Divide and Conquer
Two young fish are swimming through the water when they are approached by an older fish who asks, “How’s the water this morning?” They carry on swimming, somewhat puzzled, then one fish turns to the other and says, “What the hell is water?”
Our belief systems (or what I call “fundamentalism”) are the waters within which we swim. A belief system is natural to us, so we do not observe it, neither can we imagine anything else.
This is important because our adversary (the demiurge) uses this propensity to control us. His strategy is divide and conquer. The adversary is a master counterfeiter, often appearing in one disguise or another. The spider frequently moves its nest. If the spider appears in the disguise of our favorite belief system, we will identify with it even though behaviour contradicts the carefully constructed narrative.
A certain emperor disguises himself as a feminist. When someone uses the word “mankind”, he corrects them and instructs the use of “people kind” instead. The people cheer! The emperor appoints as his Minister of Justice, a Native American woman, to create an appearance of furthering “equity” and “diversity”. In the exercise of her duties, the Minister prosecutes a business favored by the emperor. He orders her to stop. Recognizing a gross violation of the nation’s constitution, the Minister refuses, so the emperor dismisses her. It seems the emperor actually dislikes strong, principled and competent women, but in order to preserve the narrative, true believers block or forget the contradictions even as they multiply.
In another time and place far removed and at the opposite end of the political spectrum, a certain president invades a country to overthrow an “evil dictator”. In order to garner the necessary public support and to conceal the real reasons for the invasion, he tells lies about the dictator having weapons of mass destruction and of being connected to a major terrorist attack. None of this is remotely true (and no one argues differently to this day), but people are whipped up in a frenzy of patriotism and moral outrage. Even as the contradictions and inconsistencies mount, they are blocked from consciousness or ignored, and so the bloody and destructive wars continue, one after another. Few think to ask: They have lied repeatedly in the past, why should I believe them now?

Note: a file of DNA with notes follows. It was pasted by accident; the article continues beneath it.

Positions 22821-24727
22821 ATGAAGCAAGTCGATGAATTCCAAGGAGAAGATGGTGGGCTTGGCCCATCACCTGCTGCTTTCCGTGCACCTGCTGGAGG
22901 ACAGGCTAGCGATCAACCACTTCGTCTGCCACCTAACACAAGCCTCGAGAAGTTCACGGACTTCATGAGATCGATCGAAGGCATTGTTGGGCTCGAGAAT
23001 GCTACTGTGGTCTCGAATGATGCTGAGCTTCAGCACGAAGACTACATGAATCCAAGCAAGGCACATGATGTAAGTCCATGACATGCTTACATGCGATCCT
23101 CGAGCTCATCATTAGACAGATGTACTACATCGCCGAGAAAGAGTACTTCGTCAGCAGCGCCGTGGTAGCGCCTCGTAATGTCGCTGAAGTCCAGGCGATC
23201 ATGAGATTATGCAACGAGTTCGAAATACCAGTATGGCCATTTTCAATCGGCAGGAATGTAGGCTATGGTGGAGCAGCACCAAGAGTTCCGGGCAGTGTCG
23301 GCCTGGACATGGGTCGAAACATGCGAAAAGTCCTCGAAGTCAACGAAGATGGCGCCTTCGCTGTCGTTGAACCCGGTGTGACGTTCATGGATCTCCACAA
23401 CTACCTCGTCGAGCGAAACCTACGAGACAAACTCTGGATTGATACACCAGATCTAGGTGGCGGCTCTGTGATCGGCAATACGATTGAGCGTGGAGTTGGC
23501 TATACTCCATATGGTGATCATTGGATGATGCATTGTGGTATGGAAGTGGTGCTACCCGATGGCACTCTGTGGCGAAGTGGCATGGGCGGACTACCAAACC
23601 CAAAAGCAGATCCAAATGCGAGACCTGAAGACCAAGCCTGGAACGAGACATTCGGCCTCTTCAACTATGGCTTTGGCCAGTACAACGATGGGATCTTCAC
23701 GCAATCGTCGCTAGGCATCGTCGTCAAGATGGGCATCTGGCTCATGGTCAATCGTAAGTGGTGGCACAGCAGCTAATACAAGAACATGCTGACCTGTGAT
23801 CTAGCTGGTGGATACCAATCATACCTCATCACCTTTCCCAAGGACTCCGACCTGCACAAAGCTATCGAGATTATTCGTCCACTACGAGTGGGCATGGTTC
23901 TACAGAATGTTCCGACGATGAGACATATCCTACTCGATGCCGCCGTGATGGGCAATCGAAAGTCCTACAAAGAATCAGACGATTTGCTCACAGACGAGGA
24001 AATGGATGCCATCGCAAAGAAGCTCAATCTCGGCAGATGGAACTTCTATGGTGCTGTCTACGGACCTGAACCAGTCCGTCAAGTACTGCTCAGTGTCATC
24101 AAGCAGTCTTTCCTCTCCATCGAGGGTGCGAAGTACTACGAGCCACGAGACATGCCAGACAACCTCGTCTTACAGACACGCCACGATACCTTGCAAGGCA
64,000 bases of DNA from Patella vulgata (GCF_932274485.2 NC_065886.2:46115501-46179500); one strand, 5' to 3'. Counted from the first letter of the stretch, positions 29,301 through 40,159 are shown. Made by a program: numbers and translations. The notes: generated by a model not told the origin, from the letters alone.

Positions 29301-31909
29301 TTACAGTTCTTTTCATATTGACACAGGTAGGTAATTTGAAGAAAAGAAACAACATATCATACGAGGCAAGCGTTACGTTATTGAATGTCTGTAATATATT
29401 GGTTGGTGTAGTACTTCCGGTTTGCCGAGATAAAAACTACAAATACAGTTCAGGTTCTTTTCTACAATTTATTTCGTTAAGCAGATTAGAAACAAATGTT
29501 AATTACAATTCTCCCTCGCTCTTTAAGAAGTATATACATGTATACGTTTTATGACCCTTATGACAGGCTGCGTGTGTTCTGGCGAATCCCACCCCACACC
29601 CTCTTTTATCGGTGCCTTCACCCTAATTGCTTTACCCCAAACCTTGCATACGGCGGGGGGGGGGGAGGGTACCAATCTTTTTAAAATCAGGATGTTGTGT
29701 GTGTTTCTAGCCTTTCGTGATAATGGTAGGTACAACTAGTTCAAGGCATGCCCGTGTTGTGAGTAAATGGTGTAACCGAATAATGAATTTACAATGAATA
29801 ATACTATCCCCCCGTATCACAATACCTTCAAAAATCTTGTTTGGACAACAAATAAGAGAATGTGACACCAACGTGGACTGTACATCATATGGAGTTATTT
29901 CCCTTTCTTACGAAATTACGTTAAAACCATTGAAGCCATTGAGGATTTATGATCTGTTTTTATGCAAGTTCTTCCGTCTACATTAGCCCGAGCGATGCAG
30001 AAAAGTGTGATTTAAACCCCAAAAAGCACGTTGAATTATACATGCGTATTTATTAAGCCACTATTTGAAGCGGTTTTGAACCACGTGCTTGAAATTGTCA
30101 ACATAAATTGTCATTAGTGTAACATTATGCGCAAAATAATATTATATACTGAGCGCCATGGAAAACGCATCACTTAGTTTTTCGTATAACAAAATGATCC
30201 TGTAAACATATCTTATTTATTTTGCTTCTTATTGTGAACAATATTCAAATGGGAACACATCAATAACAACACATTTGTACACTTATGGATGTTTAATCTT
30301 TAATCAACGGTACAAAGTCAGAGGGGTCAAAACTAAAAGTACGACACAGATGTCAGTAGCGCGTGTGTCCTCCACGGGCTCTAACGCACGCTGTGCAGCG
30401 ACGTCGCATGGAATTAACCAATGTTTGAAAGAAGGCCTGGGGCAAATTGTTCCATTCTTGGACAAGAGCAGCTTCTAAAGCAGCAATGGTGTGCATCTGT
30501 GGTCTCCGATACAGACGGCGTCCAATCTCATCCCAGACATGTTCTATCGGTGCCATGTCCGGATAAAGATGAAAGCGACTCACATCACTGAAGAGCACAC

This is sophisticated mind-control, and the use of contradiction is part of the game. When subliminal contradiction is accepted into the field of perception without resistance, the critical faculty is stunned, and the mind becomes receptive to suggestion.
The mental anxiety induced when people observe the lies and contradictions is called “cognitive dissonance”. Now they have a choice to make. Question their ideological commitment, or forget the inconsistencies in order to keep believing the lies.
“Winston sank … into the labyrinthine world of doublethink. To know and not to know, to be conscious of complete truthfulness while telling carefully constructed lies, to hold simultaneously two opinions which canceled out, knowing them to be contradictory and believing in both of them, to use logic against logic, to repudiate morality while laying claim to it, to believe that democracy was impossible and that the Party was the guardian of democracy, to forget, whatever it was necessary to forget, then to draw it back into memory again at the moment when it was needed, and then promptly forget it again…
George Orwell 1984
It’s easy for people on opposite sides to observe the foolish behaviour of their counterparts and not see the beam which is in their own eye. Truth telling invites ridicule and contempt. As we continue to fight each other, the spell-binding machinations of the magician go unnoticed as the hidden agenda moves forward.
That is how the divide and conquer strategy works and that is why we stand on the brink of totalitarianism and WW3 (if we are not there already).
Adrian Charles Smith (c) 2023